How to celebrate NYE with a dog?

Dec 28, 2020

 

LET’S HAVE A DOG-FRIENDLY PAW-TY

New Year’s Eve is a time for celebrating the close of another year and the end of our holiday festivities.

This year was different in many ways and it is going to be different also on its last day. You’ll be probably enjoying a night at home, maybe hosting a little family event and since your dog is part of the family, you’ll probably want to include her or him in your celebration too.

Take these simple steps to keep your dog safe and happy.

​1) Food and drinks. With all of the festive food and drinks available on New Year’s Eve, you (or your guests) may want to share some with your dog. However, celebratory food often has ingredients that aren’t safe for dogs, which can cause digestive upset, poisoning, or other serious health problems. In addition to treats made specifically for dogs, you can stick to whole, fresh foods like carrots, canned pumpkin, or boneless, skinless (and unseasoned) chicken. And keep them away from alcoholic beverages!

2) Decorations. Streamers, balloons, and ribbons are commonly used for New Year’s Eve decorating. Be careful to keep these decorations out of reach of your dog, as they can cause problems like digestive obstruction, which could leave you ringing in the New Year at the animal ER. The loud noise associated with popping a balloon can also frighten your dog and may cause noise aversion.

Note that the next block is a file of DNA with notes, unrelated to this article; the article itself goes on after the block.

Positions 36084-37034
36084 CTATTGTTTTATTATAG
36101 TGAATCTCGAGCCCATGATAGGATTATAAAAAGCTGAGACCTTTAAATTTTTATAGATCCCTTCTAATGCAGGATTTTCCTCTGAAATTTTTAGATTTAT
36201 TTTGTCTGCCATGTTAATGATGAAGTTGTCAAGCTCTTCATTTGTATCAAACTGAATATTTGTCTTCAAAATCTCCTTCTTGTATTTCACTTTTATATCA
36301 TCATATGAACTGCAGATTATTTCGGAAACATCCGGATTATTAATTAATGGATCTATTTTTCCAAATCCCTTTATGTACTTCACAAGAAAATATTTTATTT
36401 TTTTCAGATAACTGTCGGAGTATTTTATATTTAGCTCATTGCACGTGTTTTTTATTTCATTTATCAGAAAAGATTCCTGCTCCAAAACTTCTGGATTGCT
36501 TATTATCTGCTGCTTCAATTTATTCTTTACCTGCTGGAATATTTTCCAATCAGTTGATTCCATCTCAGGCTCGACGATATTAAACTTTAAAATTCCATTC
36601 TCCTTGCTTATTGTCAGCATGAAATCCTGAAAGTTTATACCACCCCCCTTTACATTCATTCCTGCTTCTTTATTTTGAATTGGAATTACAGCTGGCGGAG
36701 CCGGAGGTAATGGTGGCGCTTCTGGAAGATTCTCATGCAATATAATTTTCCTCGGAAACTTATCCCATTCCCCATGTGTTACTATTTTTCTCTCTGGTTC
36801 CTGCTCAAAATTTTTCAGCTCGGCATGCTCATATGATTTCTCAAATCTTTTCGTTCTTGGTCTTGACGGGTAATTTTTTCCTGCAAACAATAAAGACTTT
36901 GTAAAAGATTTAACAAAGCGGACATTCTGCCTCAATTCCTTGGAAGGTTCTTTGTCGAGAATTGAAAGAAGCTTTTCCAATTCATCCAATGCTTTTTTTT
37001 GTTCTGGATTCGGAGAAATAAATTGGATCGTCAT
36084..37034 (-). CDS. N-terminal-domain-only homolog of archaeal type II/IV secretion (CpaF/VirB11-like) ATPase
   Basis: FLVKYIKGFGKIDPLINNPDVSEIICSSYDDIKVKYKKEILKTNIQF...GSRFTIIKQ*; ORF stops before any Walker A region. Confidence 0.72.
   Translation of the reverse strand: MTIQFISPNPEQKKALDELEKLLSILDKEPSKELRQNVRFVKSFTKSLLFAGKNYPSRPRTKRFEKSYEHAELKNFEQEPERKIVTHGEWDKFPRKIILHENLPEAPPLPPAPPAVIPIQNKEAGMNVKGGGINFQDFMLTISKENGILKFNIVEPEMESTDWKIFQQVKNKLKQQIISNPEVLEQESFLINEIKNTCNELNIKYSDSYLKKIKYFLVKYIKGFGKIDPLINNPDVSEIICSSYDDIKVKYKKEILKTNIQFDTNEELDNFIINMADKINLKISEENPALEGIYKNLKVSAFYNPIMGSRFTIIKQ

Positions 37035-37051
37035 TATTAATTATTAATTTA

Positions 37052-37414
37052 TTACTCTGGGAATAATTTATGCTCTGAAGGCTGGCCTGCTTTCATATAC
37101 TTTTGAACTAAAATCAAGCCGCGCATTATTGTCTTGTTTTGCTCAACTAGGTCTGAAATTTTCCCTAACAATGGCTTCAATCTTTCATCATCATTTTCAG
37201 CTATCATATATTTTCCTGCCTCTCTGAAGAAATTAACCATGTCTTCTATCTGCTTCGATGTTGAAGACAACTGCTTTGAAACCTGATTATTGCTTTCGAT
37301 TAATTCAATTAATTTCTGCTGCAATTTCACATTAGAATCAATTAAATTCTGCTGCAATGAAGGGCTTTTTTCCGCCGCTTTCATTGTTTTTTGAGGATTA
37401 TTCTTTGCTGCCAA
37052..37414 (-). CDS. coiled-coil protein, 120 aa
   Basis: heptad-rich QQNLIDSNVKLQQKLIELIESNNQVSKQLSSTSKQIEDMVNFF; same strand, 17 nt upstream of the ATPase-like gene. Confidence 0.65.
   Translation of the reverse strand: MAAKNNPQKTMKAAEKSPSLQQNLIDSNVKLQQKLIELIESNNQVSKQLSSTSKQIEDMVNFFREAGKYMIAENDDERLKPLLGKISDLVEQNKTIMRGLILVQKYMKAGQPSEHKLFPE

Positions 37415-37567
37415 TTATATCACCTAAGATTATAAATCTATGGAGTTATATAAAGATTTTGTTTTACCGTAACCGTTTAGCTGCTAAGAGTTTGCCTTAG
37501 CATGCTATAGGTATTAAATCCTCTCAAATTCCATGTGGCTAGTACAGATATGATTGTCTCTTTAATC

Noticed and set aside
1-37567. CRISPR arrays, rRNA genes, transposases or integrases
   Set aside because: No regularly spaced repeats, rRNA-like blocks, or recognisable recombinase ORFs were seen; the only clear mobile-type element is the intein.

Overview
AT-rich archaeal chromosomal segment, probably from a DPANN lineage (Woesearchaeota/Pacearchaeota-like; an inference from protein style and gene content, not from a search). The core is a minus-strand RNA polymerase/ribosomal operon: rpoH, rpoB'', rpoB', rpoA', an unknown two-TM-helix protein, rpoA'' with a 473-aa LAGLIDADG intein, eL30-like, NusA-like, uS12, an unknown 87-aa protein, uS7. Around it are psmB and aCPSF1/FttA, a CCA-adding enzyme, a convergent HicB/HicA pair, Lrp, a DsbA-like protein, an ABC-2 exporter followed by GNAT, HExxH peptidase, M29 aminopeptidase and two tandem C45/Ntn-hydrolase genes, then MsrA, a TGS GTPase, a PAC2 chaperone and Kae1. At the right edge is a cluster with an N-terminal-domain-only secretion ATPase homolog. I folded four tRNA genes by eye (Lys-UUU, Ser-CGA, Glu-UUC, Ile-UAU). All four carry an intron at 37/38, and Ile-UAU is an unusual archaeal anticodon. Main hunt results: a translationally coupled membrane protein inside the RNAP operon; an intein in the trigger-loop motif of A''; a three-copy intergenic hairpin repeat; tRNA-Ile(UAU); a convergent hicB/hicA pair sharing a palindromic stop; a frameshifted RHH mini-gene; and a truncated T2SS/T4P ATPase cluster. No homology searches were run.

3) Doorbells and people. When the doorbell rings or someone knocks on your dog, does your dog run and bark in excitement or nervousness? With people coming and going through the front door, you don’t want your dog to run off. Keep them in a room away from the door to make sure they stay safe inside.

4) Loud music. Loud music and the celebrating that accompanies it can be stressful for your dog. If they aren’t used to it, make sure your dog has a quiet place to retreat to, away from the music and people.

5) Fireworks. Loud pops and flashes of light can be scary for your dog, especially if you’re not home. If you’re planning to spend New Year’s Eve away from your home, create a comfortable space away from doors and windows where your dog can relax. If you’re planning on staying home, you can mask the noise of fireworks with some white noise or maybe even an action movie. If you know your dog is scared of fireworks or other loud noises, it’s a good idea to chat with your veterinarian about a medication to help provide them with more immediate relief from their noise aversion symptoms.

Not all dogs are party animals and a little preparation never killed nobody, so let’s make sure your dog has a fun, safe, and happy New Year.


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